But I want to emphasize this: just because all economic knowledge is therefore tentative and conditional (just as ALL scientific knowledge is), that doesn't mean that any layperson's opinion is just as good as any economist's or worth as much. Economists will usually understand a lot more about a particular economic situation, and can understand the limitations of the theory or even possible challenges which will give them a deeper understanding than any non-economist could possibly have. This is again why I said that economics is not a matter of opinion. There are good reasons why economists believe what we do, and even when we disagree amongst ourselves, it's for well defined and specific reasons, not b/c of ideology. And scientific consensus, though certainly not an indication of the TRUTH, does count for something.

Oh, and just because it's difficult for humans to discern 'facts,' it of course doesn't mean that facts do not exist. There is a reality out there that counts for something, and therefore it's not a matter of 'anything goes'.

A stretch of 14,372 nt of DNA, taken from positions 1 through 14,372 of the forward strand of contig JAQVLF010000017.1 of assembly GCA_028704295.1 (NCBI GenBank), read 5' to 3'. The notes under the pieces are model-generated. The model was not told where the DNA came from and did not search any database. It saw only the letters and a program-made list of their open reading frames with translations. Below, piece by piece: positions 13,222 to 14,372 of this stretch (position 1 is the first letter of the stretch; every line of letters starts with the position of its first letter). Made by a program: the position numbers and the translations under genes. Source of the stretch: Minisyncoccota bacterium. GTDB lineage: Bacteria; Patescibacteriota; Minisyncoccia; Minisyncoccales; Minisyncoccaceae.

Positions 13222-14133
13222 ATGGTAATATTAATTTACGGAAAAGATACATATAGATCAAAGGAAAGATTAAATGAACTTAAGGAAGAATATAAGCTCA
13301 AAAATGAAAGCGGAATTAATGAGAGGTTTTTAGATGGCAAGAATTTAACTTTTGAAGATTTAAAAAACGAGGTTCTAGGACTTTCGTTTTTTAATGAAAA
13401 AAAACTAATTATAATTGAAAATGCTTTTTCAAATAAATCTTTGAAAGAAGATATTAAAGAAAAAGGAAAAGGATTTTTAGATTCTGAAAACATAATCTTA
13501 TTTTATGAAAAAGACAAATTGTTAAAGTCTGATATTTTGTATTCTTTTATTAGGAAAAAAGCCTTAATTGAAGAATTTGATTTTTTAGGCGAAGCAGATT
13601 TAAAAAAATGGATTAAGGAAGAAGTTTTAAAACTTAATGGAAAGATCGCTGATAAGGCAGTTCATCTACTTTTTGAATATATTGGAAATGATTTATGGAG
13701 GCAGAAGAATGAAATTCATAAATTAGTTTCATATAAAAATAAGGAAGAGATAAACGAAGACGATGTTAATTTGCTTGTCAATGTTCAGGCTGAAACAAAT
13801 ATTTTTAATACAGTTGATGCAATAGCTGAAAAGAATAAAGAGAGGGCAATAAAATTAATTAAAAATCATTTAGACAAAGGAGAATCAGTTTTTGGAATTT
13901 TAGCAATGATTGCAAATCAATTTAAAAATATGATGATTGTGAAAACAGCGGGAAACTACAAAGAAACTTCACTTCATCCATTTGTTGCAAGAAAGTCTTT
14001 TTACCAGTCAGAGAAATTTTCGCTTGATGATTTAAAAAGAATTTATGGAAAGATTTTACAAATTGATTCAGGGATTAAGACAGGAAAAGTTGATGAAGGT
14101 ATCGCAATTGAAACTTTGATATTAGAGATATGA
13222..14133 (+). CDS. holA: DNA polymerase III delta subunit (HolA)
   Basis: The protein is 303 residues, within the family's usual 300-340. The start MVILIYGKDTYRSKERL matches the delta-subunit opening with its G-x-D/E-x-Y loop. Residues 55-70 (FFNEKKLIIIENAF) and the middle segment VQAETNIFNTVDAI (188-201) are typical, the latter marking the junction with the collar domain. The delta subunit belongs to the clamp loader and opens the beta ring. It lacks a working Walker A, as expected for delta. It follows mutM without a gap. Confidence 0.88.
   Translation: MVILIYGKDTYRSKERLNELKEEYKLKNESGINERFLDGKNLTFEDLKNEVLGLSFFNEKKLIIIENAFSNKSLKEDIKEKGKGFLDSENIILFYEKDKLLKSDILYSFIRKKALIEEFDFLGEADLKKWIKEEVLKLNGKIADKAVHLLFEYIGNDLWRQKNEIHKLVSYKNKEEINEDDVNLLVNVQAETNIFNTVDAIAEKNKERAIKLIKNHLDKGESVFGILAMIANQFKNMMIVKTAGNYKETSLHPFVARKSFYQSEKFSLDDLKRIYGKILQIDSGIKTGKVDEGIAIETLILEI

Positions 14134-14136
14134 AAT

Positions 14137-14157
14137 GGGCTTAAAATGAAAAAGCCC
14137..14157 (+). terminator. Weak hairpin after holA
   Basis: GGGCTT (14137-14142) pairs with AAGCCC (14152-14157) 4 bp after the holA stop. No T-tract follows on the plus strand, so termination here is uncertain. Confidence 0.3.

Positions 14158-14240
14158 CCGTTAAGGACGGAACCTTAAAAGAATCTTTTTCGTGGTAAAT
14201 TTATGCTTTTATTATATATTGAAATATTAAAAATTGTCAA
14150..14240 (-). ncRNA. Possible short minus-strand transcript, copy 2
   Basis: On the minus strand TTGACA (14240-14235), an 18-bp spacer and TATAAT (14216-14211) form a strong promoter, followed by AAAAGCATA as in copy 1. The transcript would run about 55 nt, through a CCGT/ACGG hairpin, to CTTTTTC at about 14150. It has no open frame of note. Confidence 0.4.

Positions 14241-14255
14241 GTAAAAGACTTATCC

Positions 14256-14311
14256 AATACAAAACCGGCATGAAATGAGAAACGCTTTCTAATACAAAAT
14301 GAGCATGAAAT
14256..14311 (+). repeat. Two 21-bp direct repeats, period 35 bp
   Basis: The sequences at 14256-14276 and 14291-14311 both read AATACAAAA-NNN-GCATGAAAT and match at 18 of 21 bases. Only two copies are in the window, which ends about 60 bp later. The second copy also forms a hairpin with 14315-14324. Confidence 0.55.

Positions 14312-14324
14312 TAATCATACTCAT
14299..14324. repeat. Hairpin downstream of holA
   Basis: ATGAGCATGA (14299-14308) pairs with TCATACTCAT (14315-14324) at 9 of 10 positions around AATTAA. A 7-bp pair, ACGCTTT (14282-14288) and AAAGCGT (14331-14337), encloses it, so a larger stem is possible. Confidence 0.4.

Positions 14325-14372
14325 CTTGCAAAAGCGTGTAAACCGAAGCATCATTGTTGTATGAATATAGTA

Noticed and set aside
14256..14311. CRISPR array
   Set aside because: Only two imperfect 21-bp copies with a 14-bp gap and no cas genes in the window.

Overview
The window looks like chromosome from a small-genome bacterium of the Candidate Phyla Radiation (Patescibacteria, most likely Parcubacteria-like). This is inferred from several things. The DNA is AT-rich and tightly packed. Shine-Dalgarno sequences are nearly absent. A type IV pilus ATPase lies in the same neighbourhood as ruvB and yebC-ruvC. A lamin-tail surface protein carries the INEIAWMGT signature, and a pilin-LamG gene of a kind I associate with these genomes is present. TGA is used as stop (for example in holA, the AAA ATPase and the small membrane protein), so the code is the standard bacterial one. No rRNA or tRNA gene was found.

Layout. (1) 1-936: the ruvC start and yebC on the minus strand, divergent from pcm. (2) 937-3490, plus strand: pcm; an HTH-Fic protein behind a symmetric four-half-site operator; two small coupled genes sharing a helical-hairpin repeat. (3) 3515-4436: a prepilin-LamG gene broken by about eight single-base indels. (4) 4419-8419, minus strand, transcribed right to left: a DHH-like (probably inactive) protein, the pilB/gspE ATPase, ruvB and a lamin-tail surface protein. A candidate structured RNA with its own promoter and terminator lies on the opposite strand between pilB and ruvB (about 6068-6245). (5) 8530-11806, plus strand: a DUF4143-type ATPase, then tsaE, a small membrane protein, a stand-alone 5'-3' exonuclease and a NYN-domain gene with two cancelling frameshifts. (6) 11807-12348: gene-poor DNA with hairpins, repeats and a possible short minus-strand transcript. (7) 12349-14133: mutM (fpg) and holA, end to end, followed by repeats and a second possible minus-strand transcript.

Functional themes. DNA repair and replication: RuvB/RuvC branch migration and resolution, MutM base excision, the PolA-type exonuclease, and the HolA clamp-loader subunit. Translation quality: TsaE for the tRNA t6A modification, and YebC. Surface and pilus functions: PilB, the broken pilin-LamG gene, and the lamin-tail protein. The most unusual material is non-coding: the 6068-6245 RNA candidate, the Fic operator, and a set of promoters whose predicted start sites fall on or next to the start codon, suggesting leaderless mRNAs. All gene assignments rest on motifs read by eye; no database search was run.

Ivan
The Madeira Official Website
The Madeira on Facebook
The Madeira Channel on YouTube
The Space Cossacks on Facebook

Noel wrote:

Argh! (IMO)

http://www.bizjournals.com/nashville/news/2011/09/28/feds-to-gibson-give-us-more-wood.html?ana=e_pft

“It is clear that Gibson understands the purpose of the Lacey Act, and understands that … fingerboard blanks are not finished fingerboards and thus Gibson is aware that its order for fingerboard blanks was an order for contraband ebony wood or ebony wood which is illegal to possess," Seiler wrote.

This states the government's case rather clearly.